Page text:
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Getting Sirius About Convertibles


What happens if a company goes bankrupt or gets sold.

I've long been a fan of satellite radio. Since the duopoly merged into a monopoly, I've enjoyed the greater selection as some Sirius (SIRI) stations have been made available to original XM subscribers like me.

In particular, I'm becoming a late-in-life Deadhead, after a fashion. For the last couple of weeks, I almost always stay tuned to the all-Dead-all-the-time station. Now I understand what the big deal was all about. I know that probably sounds strange for someone who grew up in the Bay Area and went to high school just a few blocks from Berkeley's Keystone club, where Jerry Garcia was a fixture.

Anyway, this is a financial infotainment site, so let me get to the financial part. I own a very small amount of Sirius XM's convertible bonds, set to mature in December. I originally bought the bonds at $0.90 on the dollar, sold them a bit higher when I started to get nervous about the company's survival last year, then decided to jump back a few months ago after they had plunged to 50. Essentially, as a gambler, I was getting even money on the proposition that the company would last another year.

As usual, I was early. Prospects have certainly not improved for the company's ability to refinance the bonds, and they are now in the high 30s. The company has been chipping away at a more pressing concern -- another bond issue maturing in several weeks -- by getting some of the bondholders to turn in their bonds in exchange for big slugs of new stock. You can buy a share of stock for about what it costs to park for 15 minutes downtown in my quiet Westchester village.

Anyway, I just got an email advising me that my subscription is coming due for renewal. I first subscribed 4 years ago, getting a 5-year deal that I've thoroughly enjoyed despite some recent blips in signal accessibility. But here's my question - and I ask it because I think there are broader implications for how Minyans and non-Minyans alike need to go about business in today's world. If I renew now for multiple years, am I not doubling down on my bonds but with much worse odds?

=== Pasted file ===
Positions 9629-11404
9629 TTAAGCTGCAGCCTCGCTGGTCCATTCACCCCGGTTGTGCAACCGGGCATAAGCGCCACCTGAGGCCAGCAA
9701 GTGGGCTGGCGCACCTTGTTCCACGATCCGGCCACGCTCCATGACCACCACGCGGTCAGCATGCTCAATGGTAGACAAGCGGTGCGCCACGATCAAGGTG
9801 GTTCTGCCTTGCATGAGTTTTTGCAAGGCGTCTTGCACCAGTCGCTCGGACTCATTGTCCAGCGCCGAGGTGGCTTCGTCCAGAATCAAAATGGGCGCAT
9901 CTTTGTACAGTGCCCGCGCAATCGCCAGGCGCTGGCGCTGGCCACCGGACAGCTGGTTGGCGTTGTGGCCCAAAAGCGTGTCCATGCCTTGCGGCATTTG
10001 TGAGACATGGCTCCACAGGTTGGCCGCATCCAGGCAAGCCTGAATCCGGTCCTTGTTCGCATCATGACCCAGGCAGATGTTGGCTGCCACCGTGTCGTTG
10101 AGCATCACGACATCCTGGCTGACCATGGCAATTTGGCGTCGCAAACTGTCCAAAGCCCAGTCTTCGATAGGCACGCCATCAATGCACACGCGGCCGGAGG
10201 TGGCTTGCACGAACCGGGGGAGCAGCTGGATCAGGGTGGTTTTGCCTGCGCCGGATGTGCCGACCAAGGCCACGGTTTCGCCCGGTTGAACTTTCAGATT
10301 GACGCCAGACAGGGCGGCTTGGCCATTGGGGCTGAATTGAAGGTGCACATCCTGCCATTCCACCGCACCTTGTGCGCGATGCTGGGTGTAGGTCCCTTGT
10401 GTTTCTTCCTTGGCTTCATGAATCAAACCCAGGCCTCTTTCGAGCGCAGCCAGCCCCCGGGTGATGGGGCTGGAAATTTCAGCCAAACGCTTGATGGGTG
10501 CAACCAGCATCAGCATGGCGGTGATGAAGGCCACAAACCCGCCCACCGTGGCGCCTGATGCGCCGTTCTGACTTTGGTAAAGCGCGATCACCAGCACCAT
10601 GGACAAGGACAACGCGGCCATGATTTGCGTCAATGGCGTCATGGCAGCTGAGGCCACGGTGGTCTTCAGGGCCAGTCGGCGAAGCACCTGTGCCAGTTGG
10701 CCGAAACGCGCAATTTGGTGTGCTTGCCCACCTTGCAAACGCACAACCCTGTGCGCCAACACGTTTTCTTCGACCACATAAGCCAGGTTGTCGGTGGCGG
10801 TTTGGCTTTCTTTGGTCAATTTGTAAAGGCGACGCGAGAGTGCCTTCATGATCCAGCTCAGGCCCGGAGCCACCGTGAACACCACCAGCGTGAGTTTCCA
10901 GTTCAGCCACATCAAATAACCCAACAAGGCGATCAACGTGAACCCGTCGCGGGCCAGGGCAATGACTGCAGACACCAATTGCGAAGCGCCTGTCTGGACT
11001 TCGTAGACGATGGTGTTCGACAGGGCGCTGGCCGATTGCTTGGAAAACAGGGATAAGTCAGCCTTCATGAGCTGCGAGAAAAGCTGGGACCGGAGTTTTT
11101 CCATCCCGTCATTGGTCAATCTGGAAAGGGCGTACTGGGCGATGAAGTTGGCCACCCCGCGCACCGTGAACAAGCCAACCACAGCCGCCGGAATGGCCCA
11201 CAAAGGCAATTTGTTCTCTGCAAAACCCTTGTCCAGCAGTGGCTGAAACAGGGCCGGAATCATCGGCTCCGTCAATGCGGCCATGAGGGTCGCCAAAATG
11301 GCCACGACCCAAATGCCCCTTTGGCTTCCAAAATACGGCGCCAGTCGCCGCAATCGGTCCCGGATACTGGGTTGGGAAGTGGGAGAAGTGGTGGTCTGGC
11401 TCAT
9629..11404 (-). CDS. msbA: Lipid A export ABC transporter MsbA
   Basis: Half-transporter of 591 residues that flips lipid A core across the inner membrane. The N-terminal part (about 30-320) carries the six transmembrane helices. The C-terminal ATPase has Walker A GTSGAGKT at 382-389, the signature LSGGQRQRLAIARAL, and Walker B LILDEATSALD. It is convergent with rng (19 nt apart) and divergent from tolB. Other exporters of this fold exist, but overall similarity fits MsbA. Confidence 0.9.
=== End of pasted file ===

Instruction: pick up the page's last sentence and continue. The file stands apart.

If the company goes bankrupt, will it end up being sold to a buyer that cuts rates even further? Plus, will I have to worry about the hassle of possibly getting charged every month on my credit card for something I'm not getting, if the service ends, and trying to get through to customer service when there may not be anyone there to answer the phone?

Or should I stop whining and just sign up for more and hope for the best?
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Position in SIRI

The information on this website solely reflects the analysis of or opinion about the performance of securities and financial markets by the writers whose articles appear on the site. The views expressed by the writers are not necessarily the views of Minyanville Media, Inc. or members of its management. Nothing contained on the website is intended to constitute a recommendation or advice addressed to an individual investor or category of investors to purchase, sell or hold any security, or to take any action with respect to the prospective movement of the securities markets or to solicit the purchase or sale of any security. Any investment decisions must be made by the reader either individually or in consultation with his or her investment professional. Minyanville writers and staff may trade or hold positions in securities that are discussed in articles appearing on the website. Writers of articles are required to disclose whether they have a position in any stock or fund discussed in an article, but are not permitted to disclose the size or direction of the position. Nothing on this website is intended to solicit business of any kind for a writer's business or fund. Minyanville management and staff as well as contributing writers will not respond to emails or other communications requesting investment advice.

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